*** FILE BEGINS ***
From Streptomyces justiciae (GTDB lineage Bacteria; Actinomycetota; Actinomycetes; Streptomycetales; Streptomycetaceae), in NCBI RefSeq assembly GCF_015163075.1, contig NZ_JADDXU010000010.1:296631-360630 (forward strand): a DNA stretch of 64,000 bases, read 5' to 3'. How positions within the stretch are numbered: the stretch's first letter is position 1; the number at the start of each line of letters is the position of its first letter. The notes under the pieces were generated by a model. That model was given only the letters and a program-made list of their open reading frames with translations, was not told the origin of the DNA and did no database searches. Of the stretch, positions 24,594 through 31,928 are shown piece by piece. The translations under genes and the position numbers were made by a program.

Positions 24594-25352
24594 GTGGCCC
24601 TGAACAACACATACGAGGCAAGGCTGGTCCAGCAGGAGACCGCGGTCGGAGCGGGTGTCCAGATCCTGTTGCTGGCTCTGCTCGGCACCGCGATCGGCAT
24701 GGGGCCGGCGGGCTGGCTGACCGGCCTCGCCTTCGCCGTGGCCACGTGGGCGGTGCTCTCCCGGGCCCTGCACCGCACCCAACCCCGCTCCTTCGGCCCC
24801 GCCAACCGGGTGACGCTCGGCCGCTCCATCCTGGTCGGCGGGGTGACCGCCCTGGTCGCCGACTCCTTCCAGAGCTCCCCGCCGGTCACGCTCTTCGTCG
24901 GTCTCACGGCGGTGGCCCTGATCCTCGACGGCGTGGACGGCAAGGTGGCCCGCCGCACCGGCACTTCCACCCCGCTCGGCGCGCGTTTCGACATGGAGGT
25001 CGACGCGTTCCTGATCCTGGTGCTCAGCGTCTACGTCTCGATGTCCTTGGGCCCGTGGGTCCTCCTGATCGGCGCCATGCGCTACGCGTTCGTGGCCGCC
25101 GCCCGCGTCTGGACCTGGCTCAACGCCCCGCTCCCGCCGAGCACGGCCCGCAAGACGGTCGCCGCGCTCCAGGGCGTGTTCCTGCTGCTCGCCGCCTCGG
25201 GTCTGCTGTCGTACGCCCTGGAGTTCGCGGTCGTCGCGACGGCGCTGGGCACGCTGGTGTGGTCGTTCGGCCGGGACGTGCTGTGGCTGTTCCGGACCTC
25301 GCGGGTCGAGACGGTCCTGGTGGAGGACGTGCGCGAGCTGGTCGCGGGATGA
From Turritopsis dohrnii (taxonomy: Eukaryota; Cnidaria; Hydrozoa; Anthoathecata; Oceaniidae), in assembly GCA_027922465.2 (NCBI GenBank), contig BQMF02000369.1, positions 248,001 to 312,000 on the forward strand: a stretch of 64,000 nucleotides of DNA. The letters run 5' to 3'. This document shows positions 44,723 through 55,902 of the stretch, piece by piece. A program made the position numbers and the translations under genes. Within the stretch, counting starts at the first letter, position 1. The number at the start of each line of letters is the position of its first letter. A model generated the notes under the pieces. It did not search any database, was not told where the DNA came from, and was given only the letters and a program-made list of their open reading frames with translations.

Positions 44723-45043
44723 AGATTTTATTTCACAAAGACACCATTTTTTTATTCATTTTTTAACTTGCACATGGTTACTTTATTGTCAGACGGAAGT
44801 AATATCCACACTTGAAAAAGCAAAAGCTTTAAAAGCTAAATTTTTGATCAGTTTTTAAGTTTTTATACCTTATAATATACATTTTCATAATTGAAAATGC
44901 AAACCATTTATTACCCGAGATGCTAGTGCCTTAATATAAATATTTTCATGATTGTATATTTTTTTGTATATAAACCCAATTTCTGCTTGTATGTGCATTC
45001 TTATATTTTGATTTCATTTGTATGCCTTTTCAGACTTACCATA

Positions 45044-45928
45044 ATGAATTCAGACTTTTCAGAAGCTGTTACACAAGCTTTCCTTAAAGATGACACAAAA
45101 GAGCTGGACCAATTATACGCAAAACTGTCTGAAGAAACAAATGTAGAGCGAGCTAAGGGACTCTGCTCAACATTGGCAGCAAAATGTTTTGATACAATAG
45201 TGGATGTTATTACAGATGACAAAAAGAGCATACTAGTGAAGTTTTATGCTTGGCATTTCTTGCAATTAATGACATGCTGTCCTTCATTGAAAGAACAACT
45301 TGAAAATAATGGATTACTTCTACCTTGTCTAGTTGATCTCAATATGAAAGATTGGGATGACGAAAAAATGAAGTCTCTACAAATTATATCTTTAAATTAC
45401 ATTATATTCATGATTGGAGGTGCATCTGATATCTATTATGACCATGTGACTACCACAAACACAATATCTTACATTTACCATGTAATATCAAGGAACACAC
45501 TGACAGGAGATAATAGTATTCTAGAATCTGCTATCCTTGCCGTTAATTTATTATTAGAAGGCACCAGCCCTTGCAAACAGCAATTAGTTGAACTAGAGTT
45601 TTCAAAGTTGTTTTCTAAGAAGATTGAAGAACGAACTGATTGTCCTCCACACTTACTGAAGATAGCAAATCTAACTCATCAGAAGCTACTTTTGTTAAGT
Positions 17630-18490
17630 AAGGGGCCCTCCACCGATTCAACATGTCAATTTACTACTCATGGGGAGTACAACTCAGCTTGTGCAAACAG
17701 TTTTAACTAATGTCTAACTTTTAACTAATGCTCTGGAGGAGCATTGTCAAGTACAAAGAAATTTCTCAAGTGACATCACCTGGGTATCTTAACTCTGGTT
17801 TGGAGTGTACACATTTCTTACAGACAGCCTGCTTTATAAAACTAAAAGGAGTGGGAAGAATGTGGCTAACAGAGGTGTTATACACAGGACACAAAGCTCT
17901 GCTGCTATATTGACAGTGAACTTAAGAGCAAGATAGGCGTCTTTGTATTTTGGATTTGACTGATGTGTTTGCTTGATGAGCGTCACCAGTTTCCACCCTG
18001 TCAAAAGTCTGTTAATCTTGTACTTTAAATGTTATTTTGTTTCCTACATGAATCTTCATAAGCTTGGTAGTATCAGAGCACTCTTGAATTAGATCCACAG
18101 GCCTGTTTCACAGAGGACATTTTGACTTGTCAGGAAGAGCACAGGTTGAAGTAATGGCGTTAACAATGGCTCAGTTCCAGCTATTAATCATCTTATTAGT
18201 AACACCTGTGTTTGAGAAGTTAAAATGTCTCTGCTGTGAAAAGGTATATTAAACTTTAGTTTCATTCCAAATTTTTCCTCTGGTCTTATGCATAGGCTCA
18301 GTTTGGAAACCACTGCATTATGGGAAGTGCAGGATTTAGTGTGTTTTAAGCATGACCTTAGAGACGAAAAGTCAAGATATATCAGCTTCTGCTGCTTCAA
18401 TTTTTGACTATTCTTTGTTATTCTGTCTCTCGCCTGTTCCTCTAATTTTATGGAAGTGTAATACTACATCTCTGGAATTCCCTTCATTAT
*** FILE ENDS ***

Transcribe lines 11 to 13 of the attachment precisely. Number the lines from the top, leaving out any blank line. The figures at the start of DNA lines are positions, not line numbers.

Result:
25301 GCGGGTCGAGACGGTCCTGGTGGAGGACGTGCGCGAGCTGGTCGCGGGATGA
From Turritopsis dohrnii (taxonomy: Eukaryota; Cnidaria; Hydrozoa; Anthoathecata; Oceaniidae), in assembly GCA_027922465.2 (NCBI GenBank), contig BQMF02000369.1, positions 248,001 to 312,000 on the forward strand: a stretch of 64,000 nucleotides of DNA. The letters run 5' to 3'. This document shows positions 44,723 through 55,902 of the stretch, piece by piece. A program made the position numbers and the translations under genes. Within the stretch, counting starts at the first letter, position 1. The number at the start of each line of letters is the position of its first letter. A model generated the notes under the pieces. It did not search any database, was not told where the DNA came from, and was given only the letters and a program-made list of their open reading frames with translations.

Positions 44723-45043